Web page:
Thoughts on Human Origins

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moksha
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Thoughts on Human Origins

Post by moksha » Wed Jan 23, 2019 7:34 pm

Basically, there are two species of humans that inhabit our planet.

1. Homo Sapiens - A group that originated in Africa as the product of an evolutionary process.

2. Homo Mormoniens - A group that originated in Missouri as a product of divine cloning.

What more do we know of these two groups and their interactions?
Good faith does not require evidence, but it also does not turn a blind eye to that evidence. Otherwise, it becomes misplaced faith.
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FiveFingerMnemonic
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Re: Thoughts on Human Origins

Post by FiveFingerMnemonic » Thu Jan 24, 2019 11:40 am

I recently discovered that crocodiles share more dna commonality with birds than other reptiles. Evolution proven.

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RubinHighlander
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Re: Thoughts on Human Origins

Post by RubinHighlander » Thu Jan 24, 2019 12:51 pm

Actual Homo Mormoniens are on the endangered species list, both because they are under intense environmental strain and because most Mormoniens deny or refuse to identify with Homo anything.
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2bizE
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Re: Thoughts on Human Origins

Post by 2bizE » Thu Jan 24, 2019 1:22 pm

I honestly don’t know what to think. I mean the homomormons are a unique race.
I don’t believe in the Adam theory. I don’t fully believe in evolution either. I think science leaves enough room to develop new theories. We know science will change. We know people lived thousands of years before Adam and Eve, whovreally didn’t exist anyway. Did humans evolve from monkeys? I’m not there yet, but I do believe in some species evolution.
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deacon blues
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Re: Thoughts on Human Origins

Post by deacon blues » Thu Jan 24, 2019 4:47 pm

2bizE wrote:
Thu Jan 24, 2019 1:22 pm
I honestly don’t know what to think. I mean the homomormons are a unique race.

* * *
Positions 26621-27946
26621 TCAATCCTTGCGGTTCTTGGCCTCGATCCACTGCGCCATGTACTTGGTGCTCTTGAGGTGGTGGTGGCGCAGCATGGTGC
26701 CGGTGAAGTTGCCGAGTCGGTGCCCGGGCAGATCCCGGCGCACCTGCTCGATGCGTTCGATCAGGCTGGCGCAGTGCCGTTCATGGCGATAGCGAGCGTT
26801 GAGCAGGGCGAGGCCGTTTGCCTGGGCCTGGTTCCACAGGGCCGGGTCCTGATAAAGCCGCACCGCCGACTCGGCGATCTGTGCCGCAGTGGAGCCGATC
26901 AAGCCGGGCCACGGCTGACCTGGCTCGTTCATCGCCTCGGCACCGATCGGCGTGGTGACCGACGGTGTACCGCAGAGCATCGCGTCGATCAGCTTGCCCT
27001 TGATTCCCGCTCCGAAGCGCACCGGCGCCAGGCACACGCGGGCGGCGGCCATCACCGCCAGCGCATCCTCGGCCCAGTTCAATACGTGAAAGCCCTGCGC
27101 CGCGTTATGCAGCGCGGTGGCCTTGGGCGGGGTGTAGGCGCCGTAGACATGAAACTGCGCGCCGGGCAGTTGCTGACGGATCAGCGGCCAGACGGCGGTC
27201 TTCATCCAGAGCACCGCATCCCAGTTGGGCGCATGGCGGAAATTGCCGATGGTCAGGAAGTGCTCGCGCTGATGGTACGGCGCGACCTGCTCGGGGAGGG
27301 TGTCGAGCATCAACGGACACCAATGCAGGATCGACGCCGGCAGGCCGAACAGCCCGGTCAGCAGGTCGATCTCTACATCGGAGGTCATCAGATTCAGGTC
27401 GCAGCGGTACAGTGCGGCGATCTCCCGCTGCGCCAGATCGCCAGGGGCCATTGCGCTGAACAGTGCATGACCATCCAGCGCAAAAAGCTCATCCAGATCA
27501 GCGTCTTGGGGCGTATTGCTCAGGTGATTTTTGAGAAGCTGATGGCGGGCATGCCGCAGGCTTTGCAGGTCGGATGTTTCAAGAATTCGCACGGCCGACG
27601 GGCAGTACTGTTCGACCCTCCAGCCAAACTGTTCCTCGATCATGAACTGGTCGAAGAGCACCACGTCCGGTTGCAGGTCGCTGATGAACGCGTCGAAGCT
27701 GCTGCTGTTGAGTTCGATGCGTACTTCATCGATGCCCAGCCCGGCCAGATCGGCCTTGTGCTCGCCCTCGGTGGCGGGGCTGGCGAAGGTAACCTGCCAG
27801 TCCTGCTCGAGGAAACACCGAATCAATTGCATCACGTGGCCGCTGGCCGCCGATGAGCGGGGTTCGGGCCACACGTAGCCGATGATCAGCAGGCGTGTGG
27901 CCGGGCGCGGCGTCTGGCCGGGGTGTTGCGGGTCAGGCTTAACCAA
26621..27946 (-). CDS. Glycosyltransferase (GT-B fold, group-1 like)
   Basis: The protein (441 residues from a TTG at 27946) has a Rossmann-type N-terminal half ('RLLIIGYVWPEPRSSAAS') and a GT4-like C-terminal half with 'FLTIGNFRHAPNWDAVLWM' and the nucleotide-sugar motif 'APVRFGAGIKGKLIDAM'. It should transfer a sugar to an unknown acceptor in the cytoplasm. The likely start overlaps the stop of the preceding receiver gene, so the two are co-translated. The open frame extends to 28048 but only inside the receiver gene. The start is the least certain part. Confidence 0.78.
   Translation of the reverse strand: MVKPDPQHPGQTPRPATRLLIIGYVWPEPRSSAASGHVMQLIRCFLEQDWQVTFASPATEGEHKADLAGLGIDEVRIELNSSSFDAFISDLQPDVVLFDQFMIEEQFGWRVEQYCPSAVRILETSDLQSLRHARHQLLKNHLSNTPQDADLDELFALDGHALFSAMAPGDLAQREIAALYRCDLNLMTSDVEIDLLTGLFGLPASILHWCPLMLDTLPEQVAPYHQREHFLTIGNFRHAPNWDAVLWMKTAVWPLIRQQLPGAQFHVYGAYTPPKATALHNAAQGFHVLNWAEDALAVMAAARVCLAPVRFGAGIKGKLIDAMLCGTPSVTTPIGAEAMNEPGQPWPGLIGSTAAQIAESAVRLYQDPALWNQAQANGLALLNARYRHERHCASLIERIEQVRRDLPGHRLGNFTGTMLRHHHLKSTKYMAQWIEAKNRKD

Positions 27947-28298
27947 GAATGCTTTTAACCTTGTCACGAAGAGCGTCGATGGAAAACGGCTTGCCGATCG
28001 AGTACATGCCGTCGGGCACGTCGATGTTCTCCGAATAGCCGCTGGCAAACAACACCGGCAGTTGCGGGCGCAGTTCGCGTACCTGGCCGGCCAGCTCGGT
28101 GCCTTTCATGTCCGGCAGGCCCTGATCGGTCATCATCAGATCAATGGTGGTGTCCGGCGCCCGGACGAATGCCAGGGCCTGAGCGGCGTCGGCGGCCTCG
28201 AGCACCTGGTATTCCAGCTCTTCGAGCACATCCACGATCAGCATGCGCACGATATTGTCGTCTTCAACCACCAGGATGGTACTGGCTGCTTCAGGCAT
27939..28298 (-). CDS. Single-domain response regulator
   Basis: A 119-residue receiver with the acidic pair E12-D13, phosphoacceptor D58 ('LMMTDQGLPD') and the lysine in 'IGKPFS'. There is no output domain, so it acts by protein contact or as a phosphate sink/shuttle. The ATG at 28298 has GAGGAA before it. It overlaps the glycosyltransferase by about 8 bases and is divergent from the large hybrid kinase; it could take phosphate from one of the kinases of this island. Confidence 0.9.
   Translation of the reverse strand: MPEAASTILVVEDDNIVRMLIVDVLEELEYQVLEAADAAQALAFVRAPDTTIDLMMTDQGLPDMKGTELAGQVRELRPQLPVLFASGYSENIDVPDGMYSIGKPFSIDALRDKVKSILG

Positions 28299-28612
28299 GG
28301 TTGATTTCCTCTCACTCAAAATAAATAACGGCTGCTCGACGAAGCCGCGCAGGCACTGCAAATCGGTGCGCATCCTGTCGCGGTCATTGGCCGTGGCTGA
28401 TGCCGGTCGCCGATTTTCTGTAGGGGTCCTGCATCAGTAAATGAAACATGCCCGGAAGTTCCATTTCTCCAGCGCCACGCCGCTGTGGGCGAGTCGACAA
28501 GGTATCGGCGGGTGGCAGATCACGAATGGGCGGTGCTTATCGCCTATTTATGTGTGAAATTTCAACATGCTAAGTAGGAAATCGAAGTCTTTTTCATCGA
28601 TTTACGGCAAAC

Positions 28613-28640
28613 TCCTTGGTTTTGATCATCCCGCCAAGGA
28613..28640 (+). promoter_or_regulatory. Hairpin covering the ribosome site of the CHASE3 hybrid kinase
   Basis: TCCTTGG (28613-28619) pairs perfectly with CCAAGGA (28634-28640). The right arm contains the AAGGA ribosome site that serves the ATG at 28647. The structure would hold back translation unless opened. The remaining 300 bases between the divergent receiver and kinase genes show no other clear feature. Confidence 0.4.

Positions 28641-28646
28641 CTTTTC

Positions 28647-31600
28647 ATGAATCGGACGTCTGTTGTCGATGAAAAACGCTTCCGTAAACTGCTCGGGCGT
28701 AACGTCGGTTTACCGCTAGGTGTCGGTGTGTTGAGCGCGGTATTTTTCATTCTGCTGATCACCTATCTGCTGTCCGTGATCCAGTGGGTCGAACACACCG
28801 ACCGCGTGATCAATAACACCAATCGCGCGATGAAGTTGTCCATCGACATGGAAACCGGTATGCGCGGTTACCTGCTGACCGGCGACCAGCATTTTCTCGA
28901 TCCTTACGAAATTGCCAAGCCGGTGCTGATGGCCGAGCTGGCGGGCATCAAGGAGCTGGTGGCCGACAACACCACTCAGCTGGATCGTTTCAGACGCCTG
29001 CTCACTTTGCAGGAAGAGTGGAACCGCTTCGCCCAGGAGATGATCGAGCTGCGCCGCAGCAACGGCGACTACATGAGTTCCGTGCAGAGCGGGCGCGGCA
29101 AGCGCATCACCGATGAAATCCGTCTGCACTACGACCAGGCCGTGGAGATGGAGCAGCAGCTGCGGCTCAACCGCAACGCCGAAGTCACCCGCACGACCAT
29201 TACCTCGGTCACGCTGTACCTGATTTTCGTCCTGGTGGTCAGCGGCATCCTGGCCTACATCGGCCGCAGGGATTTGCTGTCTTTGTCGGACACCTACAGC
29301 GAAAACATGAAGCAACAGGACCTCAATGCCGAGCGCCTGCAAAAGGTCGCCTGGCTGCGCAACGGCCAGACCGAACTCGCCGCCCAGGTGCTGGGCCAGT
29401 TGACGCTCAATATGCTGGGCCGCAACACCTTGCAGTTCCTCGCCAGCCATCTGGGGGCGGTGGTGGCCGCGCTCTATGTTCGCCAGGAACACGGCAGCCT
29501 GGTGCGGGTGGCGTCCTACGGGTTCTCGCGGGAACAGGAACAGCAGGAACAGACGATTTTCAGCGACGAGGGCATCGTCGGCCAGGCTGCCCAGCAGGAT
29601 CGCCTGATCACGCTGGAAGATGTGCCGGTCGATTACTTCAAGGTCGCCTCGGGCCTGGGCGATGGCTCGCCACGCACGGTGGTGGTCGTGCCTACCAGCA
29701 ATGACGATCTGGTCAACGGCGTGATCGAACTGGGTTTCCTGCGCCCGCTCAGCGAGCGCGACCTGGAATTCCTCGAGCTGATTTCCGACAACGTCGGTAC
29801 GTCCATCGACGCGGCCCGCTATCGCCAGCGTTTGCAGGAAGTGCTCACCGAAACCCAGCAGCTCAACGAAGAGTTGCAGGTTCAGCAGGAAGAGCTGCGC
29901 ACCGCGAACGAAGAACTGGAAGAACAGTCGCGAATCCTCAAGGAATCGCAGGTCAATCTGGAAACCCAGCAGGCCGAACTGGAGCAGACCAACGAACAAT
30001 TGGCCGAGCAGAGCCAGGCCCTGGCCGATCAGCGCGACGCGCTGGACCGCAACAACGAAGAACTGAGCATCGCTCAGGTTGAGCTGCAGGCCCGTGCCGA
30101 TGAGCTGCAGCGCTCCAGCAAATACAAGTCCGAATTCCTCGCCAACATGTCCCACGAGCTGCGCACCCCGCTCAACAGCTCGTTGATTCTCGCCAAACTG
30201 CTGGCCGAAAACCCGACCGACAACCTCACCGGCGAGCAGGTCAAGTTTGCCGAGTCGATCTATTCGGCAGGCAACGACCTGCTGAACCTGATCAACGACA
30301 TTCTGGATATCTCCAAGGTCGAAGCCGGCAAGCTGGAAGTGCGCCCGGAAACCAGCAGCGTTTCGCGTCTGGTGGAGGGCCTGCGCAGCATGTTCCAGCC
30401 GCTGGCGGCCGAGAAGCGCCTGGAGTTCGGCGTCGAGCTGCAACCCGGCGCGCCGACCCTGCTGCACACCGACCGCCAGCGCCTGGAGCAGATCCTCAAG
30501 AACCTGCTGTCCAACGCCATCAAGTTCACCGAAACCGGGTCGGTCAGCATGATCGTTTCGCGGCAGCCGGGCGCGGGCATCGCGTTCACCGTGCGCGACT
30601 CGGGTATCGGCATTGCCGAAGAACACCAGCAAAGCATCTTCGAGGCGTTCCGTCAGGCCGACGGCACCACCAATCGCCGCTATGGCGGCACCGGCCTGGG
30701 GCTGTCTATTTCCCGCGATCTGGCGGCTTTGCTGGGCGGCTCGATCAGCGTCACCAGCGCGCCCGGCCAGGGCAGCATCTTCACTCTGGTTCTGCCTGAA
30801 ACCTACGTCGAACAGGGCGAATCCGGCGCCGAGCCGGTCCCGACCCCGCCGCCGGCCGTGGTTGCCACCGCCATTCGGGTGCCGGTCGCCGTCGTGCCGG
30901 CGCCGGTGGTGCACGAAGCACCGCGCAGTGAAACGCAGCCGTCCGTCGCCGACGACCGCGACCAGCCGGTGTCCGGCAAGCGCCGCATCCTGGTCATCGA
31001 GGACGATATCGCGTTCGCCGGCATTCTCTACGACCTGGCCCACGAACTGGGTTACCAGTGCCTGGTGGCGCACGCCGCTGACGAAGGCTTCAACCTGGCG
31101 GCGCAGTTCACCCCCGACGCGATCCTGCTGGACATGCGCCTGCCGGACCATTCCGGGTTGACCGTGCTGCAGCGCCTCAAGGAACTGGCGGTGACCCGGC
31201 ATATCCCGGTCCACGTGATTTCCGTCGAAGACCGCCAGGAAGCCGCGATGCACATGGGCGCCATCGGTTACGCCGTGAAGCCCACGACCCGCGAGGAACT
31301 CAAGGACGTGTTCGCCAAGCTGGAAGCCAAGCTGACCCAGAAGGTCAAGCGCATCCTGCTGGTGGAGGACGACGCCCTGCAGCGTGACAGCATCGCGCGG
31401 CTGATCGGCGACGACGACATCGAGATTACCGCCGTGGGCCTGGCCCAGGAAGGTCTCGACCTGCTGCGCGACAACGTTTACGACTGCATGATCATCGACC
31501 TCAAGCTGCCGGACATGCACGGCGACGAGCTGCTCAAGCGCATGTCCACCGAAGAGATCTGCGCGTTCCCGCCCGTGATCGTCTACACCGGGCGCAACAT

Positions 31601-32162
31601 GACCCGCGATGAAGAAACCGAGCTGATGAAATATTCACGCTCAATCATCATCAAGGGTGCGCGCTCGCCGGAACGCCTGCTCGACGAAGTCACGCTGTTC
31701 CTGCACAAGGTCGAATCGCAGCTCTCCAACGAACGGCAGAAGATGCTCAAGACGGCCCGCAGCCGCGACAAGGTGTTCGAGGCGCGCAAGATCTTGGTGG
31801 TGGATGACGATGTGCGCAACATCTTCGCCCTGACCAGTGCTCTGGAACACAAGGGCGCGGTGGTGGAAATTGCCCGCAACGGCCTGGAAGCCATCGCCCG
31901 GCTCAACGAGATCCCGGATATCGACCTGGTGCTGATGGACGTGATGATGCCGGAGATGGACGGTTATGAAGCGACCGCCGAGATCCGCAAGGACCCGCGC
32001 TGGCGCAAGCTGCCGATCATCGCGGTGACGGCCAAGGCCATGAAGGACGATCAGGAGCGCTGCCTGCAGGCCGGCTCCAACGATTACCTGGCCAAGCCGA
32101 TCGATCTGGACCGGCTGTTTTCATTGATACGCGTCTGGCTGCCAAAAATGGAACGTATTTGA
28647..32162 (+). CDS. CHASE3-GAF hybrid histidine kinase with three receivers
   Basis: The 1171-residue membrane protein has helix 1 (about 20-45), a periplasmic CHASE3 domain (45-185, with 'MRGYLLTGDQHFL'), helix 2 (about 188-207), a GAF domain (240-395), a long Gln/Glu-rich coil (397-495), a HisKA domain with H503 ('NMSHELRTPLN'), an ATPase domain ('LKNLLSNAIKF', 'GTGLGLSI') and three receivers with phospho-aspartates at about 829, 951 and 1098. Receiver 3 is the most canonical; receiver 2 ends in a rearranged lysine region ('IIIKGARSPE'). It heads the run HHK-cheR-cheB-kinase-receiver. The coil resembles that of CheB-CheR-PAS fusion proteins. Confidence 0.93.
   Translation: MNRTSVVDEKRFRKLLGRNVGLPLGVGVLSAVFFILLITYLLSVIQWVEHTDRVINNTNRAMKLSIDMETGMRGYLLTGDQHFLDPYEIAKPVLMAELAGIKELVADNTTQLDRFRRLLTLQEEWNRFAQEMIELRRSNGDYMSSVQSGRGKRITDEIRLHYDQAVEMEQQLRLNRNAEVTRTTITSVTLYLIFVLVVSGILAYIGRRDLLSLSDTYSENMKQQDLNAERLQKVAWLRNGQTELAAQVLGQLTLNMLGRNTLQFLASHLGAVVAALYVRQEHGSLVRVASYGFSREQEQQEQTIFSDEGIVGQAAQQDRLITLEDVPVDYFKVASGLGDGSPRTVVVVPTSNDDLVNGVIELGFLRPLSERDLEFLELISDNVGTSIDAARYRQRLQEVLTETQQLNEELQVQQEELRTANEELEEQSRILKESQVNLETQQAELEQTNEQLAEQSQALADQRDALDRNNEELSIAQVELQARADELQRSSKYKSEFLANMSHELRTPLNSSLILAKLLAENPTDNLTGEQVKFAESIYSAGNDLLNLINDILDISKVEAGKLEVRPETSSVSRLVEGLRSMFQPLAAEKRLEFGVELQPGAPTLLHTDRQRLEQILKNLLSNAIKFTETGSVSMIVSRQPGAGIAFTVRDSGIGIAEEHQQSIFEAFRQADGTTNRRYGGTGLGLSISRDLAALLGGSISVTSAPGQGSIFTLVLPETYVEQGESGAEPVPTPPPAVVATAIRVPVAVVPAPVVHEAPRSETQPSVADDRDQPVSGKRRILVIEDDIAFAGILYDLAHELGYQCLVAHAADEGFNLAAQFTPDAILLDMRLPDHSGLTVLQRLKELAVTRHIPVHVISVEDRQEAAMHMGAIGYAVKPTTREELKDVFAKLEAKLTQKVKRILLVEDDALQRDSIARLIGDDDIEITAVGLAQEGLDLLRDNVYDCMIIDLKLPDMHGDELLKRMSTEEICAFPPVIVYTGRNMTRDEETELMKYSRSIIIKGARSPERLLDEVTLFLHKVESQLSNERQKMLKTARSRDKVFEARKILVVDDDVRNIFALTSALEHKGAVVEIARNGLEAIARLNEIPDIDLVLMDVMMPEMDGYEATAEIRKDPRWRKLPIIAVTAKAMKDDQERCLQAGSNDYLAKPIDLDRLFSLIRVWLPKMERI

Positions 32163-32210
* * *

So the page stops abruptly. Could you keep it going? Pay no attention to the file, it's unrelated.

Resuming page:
I don’t believe in the Adam theory. I don’t fully believe in evolution either. I think science leaves enough room to develop new theories. We know science will change. We know people lived thousands of years before Adam and Eve, whovreally didn’t exist anyway. Did humans evolve from monkeys? I’m not there yet, but I do believe in some species evolution.
I like this. :D I wonder if there is a "religion gene, or combination of genes that make a person more susceptible to religion? Just like my hair color is different from my brother and sisters, my religion genes are also different from them.
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dogbite
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Re: Thoughts on Human Origins

Post by dogbite » Thu Jan 24, 2019 5:03 pm

Homo mormonensis is a fleck of history introduced in the apfosssil record by Satan to deceive us.

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Hagoth
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Re: Thoughts on Human Origins

Post by Hagoth » Thu Jan 24, 2019 6:30 pm

2bizE wrote:
Thu Jan 24, 2019 1:22 pm
Did humans evolve from monkeys? I’m not there yet, but I do believe in some species evolution.
To be fair, evolution doesn't say that humans evolved from monkeys, it says we evolved from a common ancestor. The evidence is overwhelming and there's no other competing evidence.
“The easy confidence with which I know another man's religion is folly teaches me to suspect that my own is also.” -Mark Twain

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Palerider
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Re: Thoughts on Human Origins

Post by Palerider » Thu Jan 24, 2019 11:34 pm

Hagoth wrote:
Thu Jan 24, 2019 6:30 pm
2bizE wrote:
Thu Jan 24, 2019 1:22 pm
Did humans evolve from monkeys? I’m not there yet, but I do believe in some species evolution.
To be fair, evolution doesn't say that humans evolved from monkeys, it says we evolved from a common ancestor. The evidence is overwhelming and there's no other competing evidence.
I wish I understood better how this is supposed to work....